New York State Court of Claims

New York State Court of Claims

FAVIA v. THE STATE OF NEW YORK, #2003-016-030, Claim No. None, Motion No. M-66365


Synopsis


Late claim motion alleging slip and fall in "defective" revolving door at 60 Centre Street courthouse in Manhattan was denied.

Case Information

UID:
2003-016-030
Claimant(s):
MARY G. FAVIA
Claimant short name:
FAVIA
Footnote (claimant name) :

Defendant(s):
THE STATE OF NEW YORK
Footnote (defendant name) :

Third-party claimant(s):

Third-party defendant(s):

Claim number(s):
None
Motion number(s):
M-66365
Cross-motion number(s):

Judge:
Alan C. Marin
Claimant's attorney:
Mary G. Favia
Defendant's attorney:
Eliot Spitzer, Attorney GeneralBy: Grace A. Brannigan, Esq., AAG
Third-party defendant's attorney:

Signature date:
April 10, 2003
City:
New York
Comments:

Official citation:

Appellate results:

See also (multicaptioned case)



Decision

This is the motion of Mary G. Favia for permission to file a late claim pursuant to §10.6 of the Court of Claims Act (the "Act"). Ms. Favia alleges that on February 3, 2000, as she was going to the Pro Se office at the courthouse located at 60 Centre Street in Manhattan:
As I entered the building through the revolving door, someone was exiting in front of me. The door revolved at a very high speed striking me from behind. My left foot caught into the bottom of the door and I was thrown to the floor.[1]

Ordinarily, in determining whether to grant this motion, six factors enumerated in the Act must be considered: whether (1) defendant had notice of the essential facts constituting the claim; (2) defendant had an opportunity to investigate the circumstances underlying the claim; (3) defendant would be substantially prejudiced; (4) claimant has any other available remedy; (5) the delay was excusable; and (6) the claim appears to be meritorious.

In this case, however, a more fundamental issue must be addressed – whether this Court has jurisdiction over Favia's claim. Defendant asserts – and claimant does not dispute – that the 60 Centre Street courthouse is owned by the City of New York. See exhibits B and C to the March 3, 2003 affirmation of Grace A. Brannigan. While the provision of judicial facilities is essentially a local function, one part of such responsibility has been transferred to the State of New York: "commencing April first, nineteen hundred ninety-eight, the state shall be responsible for the cleaning of court facilities . . ." Judiciary Law §39-b.2. "[T]he term ‘cleaning of court facilities' shall mean those services and activities that are necessary to insure that the interior of each court facility is and remains a clean and healthful environment in which to transact the business of the unified court system. These services and activities include, but are not limited to: removal of trash and debris; maintenance of appropriate standards of hygiene; painting; pest control; and replacement of consumable items such as light bulbs, soap, toilet paper and paper towelling. They also shall include the making of minor repairs in accordance with rules of the chief judge." Judiciary Law §39-b.1(b).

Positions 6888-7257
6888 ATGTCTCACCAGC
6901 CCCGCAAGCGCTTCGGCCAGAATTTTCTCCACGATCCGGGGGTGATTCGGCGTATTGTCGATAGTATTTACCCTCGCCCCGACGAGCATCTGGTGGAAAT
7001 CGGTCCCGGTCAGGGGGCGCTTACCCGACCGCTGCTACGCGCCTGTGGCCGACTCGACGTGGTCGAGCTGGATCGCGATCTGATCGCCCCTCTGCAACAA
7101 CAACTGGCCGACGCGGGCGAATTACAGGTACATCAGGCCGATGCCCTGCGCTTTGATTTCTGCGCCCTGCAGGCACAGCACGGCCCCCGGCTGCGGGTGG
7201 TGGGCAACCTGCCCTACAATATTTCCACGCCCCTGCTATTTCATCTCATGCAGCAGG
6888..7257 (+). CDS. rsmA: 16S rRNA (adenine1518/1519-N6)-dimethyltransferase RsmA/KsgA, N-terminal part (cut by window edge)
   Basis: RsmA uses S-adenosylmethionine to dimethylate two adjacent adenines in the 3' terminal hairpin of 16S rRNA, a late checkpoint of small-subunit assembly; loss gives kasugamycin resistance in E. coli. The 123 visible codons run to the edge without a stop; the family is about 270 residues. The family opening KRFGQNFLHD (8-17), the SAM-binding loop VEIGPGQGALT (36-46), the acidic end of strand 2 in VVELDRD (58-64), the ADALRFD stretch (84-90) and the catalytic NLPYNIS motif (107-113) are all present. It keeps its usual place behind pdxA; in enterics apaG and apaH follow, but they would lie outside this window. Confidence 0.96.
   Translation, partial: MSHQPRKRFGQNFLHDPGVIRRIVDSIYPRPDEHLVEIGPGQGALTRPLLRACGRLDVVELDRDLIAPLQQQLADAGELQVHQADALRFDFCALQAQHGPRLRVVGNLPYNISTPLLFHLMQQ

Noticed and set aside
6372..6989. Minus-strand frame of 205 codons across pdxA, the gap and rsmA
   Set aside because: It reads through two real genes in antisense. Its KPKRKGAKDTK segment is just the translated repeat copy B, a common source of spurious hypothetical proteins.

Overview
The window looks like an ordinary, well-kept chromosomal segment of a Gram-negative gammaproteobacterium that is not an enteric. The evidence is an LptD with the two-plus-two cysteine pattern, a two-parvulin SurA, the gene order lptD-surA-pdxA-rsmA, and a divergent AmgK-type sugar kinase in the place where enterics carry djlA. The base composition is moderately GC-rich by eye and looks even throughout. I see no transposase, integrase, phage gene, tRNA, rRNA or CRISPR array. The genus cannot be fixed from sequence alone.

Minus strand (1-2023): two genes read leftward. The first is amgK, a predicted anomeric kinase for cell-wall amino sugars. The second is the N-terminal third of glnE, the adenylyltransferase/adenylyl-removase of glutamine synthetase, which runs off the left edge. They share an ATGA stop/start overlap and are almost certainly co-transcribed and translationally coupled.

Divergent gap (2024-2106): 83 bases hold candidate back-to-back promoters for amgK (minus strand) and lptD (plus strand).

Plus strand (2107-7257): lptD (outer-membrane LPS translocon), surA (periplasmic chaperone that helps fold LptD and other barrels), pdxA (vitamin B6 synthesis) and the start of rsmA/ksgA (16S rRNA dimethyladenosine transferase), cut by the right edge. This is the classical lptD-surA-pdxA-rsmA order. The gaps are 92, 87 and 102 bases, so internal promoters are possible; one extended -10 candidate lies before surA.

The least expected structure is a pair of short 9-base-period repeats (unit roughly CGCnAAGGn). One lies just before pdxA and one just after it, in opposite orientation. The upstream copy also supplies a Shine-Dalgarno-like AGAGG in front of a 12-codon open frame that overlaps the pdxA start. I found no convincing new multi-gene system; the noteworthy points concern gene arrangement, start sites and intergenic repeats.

Nothing in Favia's moving papers suggests that her accident is at all related to the State's §39-b.2 responsibilities. She only asserts that the door was revolving "at a very high speed . . . ," concluding that it was "defective." See pp. 2 and 3 of claimant's Verified Petition. In sum, no duty on the part of the State has been implicated and to the extent that Favia might have a claim against the City of New York, this Court lacks jurisdiction. Accordingly, the remaining arguments raised by defendant need not be reached.

In view of the foregoing, having reviewed the parties' submissions[2], IT IS ORDERED that motion no. M-66365 be denied.

April 10, 2003
New York, New York

HON. ALAN C. MARIN
Judge of the Court of Claims




  1. [1]The foregoing is from pp. 1-2 of claimant's Verified Petition; no proposed claim was submitted with Favia's papers.
  2. [2]The following were reviewed: claimant's notice of motion with Verified Petition and exhibits A and B; and defendant's affirmation in opposition with exhibits A-D. Claimant's Verified Petition purported to attach exhibits notated as C and D, but such were not in fact attached.